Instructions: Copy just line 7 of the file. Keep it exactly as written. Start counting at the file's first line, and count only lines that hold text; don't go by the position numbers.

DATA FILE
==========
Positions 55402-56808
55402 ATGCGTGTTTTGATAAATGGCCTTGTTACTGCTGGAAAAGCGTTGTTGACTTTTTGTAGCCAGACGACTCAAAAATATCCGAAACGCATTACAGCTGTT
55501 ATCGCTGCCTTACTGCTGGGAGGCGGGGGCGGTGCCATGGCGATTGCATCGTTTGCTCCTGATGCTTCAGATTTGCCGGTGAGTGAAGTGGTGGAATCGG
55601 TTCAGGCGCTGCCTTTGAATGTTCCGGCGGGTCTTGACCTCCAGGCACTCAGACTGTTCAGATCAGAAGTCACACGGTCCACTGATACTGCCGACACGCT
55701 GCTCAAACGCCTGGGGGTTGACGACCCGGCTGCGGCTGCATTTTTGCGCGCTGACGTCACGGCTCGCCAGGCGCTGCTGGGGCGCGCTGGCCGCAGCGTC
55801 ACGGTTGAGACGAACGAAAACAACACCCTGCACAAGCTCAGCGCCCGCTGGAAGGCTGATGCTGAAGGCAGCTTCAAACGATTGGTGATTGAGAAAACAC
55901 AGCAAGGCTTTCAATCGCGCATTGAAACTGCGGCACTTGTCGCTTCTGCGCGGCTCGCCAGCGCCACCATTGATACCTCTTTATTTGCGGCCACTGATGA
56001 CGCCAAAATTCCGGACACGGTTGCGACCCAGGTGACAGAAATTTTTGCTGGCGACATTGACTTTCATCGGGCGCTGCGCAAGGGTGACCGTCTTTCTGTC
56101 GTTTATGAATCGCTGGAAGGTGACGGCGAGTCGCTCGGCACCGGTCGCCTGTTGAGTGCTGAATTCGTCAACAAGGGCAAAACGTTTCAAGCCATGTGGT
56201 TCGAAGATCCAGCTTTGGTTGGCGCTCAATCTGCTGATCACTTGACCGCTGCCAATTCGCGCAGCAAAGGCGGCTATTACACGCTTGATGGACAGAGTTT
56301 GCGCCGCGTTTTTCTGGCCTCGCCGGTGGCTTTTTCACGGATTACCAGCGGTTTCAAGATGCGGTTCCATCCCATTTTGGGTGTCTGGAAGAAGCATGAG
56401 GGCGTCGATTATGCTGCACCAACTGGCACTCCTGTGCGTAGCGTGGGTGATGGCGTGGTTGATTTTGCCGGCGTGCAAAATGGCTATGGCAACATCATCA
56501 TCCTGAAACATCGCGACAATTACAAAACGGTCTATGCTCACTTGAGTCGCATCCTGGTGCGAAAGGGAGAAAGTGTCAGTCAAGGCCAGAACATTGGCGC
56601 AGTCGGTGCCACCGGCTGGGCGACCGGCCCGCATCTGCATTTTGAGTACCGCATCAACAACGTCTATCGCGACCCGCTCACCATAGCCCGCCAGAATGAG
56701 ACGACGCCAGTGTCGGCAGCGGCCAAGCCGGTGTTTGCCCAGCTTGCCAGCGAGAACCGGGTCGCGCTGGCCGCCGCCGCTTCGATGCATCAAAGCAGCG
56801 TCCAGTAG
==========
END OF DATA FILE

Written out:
55901 AGCAAGGCTTTCAATCGCGCATTGAAACTGCGGCACTTGTCGCTTCTGCGCGGCTCGCCAGCGCCACCATTGATACCTCTTTATTTGCGGCCACTGATGA